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Forecasting national activity using lots of international predictors: an application to New Zealand

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  • Eickmeier, Sandra
  • Ng, Tim
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Abstract

We look at how large international datasets can improve forecasts of national activity. We use the case of New Zealand, an archetypal small open economy. We apply "data-rich" factor and shrinkage methods to tackle the problem of efficiently handling hundreds of predictor data series from many countries. The methods covered are principal components, targeted predictors, weighted principal components, partial least squares, elastic net and ridge regression. Using these methods, we assess the marginal predictive content of international data for New Zealand GDP growth. We find that exploiting a large number of international predictors can improve forecasts of our target variable, compared to more traditional models based on small datasets. This is in spite of New Zealand survey data capturing a substantial proportion of the predictive information in the international data. The largest forecasting accuracy gains from including international predictors are at longer forecast horizons. The forecasting performance achievable with the data-rich methods differs widely, with shrinkage methods and partial least squares performing best. We also assess the type of international data that contains the most predictive information for New Zealand growth over our sample. --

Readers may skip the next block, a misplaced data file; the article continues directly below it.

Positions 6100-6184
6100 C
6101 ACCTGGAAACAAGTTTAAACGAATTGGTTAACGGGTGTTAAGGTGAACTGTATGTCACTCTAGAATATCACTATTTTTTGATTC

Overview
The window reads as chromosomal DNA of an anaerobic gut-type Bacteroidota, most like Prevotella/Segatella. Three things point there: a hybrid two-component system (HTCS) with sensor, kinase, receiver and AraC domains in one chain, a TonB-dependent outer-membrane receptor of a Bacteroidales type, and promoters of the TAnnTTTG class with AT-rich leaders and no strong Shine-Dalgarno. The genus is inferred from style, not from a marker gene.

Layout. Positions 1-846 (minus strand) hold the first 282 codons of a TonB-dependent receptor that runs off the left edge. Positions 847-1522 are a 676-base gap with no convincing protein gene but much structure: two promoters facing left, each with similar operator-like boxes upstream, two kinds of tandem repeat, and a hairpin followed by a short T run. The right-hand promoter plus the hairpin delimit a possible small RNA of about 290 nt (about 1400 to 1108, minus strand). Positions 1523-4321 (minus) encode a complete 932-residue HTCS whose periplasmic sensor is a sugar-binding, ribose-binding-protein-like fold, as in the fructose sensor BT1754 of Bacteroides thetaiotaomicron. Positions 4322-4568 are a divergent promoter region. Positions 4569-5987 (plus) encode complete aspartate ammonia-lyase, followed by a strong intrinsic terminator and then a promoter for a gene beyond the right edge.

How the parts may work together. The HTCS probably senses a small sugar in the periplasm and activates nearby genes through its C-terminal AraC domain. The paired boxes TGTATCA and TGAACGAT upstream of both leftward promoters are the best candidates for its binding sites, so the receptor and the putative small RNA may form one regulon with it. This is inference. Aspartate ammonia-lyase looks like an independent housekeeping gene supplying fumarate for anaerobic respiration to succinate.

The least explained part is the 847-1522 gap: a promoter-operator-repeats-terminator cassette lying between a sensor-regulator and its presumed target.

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Bibliographic Info

Paper provided by Deutsche Bundesbank, Research Centre in its series Discussion Paper Series 1: Economic Studies with number 2009,11.

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Date of creation: 2009
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Handle: RePEc:zbw:bubdp1:7580

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Keywords: Forecasting; factor models; shrinkage methods; principal components; targeted predictors; weighted principal components; partial least squares;

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Citations

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Cited by:
  1. Bušs, Ginters, 2009. "Comparing forecasts of Latvia's GDP using simple seasonal ARIMA models and direct versus indirect approach," MPRA Paper 16684, University Library of Munich, Germany.
  2. Cubadda, Gianluca & Guardabascio, Barbara, 2012. "A medium-N approach to macroeconomic forecasting," Economic Modelling, Elsevier, vol. 29(4), pages 1099-1105.
  3. Eickmeier, Sandra & Ng, Tim, 2009. "Forecasting national activity using lots of international predictors: an application to New Zealand," Discussion Paper Series 1: Economic Studies 2009,11, Deutsche Bundesbank, Research Centre.
  4. Eickmeier, Sandra & Ng, Tim, 2011. "How Do Credit Supply Shocks Propagate Internationally? A GVAR approach," CEPR Discussion Papers 8720, C.E.P.R. Discussion Papers.
  5. Schumacher, Christian, 2010. "Factor forecasting using international targeted predictors: The case of German GDP," Economics Letters, Elsevier, vol. 107(2), pages 95-98, May.
  6. Halberstadt, Arne & Stapf, Jelena, 2012. "An affine multifactor model with macro factors for the German term structure: Changing results during the recent crises," Discussion Papers 25/2012, Deutsche Bundesbank, Research Centre.
  7. Julieta Fuentes & Pilar Poncela & Julio Rodríguez, 2012. "Sparse partial least squares in time series for macroeconomic forecasting," Statistics and Econometrics Working Papers ws122216, Universidad Carlos III, Departamento de Estadística y Econometría.
  8. Kopoin, Alexandre & Moran, Kevin & Paré, Jean-Pierre, 2013. "Forecasting regional GDP with factor models: How useful are national and international data?," Economics Letters, Elsevier, vol. 121(2), pages 267-270.
  9. Robert Lehmann & Klaus Wohlrabe, 2012. "Forecasting GDP at the Regional Level with Many Predictors," CESifo Working Paper Series 3956, CESifo Group Munich.

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